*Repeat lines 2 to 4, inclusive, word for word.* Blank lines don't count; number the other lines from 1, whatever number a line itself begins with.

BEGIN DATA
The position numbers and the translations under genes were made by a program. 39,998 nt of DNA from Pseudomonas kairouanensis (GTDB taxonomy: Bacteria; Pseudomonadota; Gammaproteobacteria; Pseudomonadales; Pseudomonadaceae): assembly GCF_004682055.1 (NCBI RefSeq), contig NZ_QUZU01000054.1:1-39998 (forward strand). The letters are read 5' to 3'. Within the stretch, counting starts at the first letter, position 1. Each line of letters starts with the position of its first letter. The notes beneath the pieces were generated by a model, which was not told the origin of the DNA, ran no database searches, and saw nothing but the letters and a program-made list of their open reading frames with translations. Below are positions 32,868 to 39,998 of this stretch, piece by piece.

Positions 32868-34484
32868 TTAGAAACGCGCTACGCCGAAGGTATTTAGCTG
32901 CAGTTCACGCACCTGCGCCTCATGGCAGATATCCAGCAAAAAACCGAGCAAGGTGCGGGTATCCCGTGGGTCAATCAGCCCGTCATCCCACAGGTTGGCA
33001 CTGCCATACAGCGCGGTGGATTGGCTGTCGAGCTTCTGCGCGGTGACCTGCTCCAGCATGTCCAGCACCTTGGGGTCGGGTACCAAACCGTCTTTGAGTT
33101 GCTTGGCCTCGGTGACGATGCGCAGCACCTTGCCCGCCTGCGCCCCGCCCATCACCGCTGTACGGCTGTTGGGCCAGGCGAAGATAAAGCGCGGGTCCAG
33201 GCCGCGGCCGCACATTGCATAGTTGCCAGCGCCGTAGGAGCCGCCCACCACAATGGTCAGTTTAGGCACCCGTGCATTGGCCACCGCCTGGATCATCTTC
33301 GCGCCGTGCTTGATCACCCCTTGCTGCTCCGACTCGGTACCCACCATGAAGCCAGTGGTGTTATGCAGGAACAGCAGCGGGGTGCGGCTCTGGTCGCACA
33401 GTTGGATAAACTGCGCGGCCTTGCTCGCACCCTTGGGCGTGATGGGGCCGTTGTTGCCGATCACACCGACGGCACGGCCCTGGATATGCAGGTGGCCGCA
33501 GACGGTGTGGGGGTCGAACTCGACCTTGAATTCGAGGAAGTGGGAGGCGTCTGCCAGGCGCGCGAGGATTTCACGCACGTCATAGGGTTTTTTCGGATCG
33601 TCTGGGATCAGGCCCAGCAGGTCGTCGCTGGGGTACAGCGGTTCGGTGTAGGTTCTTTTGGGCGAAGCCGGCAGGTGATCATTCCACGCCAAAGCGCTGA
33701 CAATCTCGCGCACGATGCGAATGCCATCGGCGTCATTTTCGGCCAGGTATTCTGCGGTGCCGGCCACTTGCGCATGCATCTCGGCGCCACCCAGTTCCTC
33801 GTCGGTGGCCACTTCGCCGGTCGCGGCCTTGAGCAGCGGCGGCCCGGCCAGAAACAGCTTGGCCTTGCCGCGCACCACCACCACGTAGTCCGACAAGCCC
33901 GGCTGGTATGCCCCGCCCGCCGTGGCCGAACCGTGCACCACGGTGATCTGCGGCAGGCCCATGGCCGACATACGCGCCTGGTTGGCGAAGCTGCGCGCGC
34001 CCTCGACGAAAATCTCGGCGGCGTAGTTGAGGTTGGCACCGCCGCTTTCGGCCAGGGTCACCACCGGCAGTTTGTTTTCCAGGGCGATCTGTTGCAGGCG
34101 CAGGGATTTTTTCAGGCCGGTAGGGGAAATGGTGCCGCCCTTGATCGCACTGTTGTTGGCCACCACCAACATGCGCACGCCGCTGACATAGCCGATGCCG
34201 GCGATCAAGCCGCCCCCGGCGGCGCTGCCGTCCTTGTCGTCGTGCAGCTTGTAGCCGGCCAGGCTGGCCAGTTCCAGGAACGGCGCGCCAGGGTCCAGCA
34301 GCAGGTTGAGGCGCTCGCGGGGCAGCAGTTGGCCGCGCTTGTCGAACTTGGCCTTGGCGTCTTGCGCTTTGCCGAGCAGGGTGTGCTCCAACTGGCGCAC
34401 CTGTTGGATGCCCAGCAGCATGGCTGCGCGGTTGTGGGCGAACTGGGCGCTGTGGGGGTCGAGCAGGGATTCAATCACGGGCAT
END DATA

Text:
Positions 32868-34484
32868 TTAGAAACGCGCTACGCCGAAGGTATTTAGCTG
32901 CAGTTCACGCACCTGCGCCTCATGGCAGATATCCAGCAAAAAACCGAGCAAGGTGCGGGTATCCCGTGGGTCAATCAGCCCGTCATCCCACAGGTTGGCA